|Appears in Collections:||Faculty of Social Sciences eTheses|
|Title:||Jigsaws and Jugglers: Disposition, Discourse, and Decision-making in the Assessment of Student Nurse Practice|
|Authors:||Dawson, Kevin Patrick|
|Publisher:||University of Stirling|
|Abstract:||This research is concerned with the assessment of student nurses' practice, implementation of which has been considered problematic since the move of initial training into higher education. It examines clinical nurses' accounts of assessment, and rejects an approach based on identification of competencies as too rationalistic for a situated practice. Insights from, in particular, Foucault, Deleuze, and Derrida were used to analyse practitioners' alternative discourse of practice, and the processes of self-constitution and decision-making. Eighteen practitioners from different settings were interviewed in depth about how they determine acceptable performance. Three participants were interviewed twice to develop ideas arising from the first round of conversations. Practitioners' accounts challenged the conventional understanding of assessment, and the construction of practice implicit in current policy. The analysis suggests a more fluid, un-predetermined understanding, characterised by hesitation and uncertainty, though without losing a concern with safe practice. Several implications for policy and practice are presented. These require a shift of authority towards practitioners' situated judgements and away from predetermined outcomes, both in respect of programme planning and policy guidelines on the specification of standards. A new alliance is proposed to encourage a more authentic engagement with the process from both clinical and educational practitioners.|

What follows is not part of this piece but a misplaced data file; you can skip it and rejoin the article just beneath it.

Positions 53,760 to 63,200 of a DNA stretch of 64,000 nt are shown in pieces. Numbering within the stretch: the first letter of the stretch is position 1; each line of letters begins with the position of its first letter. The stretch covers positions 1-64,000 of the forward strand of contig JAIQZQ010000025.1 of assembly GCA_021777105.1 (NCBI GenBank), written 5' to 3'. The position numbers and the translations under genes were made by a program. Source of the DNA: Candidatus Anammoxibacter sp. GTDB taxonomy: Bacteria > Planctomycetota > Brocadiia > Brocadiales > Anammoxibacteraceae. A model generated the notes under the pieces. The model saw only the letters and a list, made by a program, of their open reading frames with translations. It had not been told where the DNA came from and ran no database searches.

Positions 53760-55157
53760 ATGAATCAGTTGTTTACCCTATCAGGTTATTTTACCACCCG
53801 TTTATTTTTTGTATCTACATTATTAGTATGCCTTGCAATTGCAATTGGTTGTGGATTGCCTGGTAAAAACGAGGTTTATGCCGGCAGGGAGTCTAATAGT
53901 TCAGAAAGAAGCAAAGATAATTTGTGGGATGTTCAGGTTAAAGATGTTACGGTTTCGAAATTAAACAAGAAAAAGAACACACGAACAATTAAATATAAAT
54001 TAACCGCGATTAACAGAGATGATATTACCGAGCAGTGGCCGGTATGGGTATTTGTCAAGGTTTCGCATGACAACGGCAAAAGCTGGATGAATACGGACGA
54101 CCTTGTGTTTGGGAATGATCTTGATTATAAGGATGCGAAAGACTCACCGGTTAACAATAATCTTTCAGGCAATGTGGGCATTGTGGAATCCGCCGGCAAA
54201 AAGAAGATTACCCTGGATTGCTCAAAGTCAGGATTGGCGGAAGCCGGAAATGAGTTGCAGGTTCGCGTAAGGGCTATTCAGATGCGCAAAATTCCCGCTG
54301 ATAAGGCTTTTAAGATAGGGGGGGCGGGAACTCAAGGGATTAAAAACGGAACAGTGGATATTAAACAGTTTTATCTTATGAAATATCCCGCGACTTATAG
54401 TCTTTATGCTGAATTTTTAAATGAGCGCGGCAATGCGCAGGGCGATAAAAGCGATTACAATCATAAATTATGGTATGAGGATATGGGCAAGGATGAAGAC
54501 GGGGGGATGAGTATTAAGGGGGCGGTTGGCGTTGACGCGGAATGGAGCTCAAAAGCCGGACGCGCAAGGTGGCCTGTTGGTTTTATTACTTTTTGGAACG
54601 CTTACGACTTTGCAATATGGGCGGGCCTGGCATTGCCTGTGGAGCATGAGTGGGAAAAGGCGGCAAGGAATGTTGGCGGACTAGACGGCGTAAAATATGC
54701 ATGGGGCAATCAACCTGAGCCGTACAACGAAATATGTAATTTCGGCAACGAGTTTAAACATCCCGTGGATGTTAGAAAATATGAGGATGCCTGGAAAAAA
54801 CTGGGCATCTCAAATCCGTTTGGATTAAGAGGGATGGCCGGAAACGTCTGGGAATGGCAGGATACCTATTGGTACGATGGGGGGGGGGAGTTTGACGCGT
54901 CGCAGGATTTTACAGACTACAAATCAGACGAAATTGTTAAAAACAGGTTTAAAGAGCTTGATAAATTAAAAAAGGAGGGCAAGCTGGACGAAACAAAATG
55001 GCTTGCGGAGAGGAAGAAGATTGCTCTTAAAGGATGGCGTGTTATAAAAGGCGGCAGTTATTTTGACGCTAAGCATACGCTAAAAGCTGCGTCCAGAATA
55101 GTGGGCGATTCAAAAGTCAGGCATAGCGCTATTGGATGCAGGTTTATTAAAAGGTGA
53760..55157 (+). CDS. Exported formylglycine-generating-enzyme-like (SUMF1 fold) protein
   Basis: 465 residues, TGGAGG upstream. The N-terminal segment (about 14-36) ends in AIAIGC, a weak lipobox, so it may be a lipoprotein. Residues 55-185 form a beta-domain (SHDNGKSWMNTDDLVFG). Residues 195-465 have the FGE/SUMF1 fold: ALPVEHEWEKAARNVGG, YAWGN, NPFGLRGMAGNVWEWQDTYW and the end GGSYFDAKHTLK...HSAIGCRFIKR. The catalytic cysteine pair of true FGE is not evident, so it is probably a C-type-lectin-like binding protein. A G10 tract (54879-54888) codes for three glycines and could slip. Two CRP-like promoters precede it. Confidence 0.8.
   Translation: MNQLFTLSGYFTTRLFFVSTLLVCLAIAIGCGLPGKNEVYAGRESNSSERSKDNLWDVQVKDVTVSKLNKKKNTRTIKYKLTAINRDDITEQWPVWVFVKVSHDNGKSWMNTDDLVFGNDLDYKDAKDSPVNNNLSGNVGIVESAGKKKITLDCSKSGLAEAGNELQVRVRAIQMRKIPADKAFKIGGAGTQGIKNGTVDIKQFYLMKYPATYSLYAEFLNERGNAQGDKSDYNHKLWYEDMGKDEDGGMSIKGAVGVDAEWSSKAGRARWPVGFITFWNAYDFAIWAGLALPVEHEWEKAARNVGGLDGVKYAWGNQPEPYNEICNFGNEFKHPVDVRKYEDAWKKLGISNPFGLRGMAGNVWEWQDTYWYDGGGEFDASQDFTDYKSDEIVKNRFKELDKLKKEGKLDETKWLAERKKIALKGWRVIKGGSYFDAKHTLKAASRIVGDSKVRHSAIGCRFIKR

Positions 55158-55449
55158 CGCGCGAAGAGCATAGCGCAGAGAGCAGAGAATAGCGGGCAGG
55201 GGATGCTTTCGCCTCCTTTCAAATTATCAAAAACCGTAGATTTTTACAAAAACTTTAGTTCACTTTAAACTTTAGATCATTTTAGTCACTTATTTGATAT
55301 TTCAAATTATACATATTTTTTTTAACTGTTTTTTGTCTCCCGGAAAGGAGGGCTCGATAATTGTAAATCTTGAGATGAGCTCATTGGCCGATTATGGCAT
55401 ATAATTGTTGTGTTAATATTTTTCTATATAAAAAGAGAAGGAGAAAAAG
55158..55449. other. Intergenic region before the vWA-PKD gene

|Type:||Thesis or Dissertation|
|Affiliation:||School of Education|
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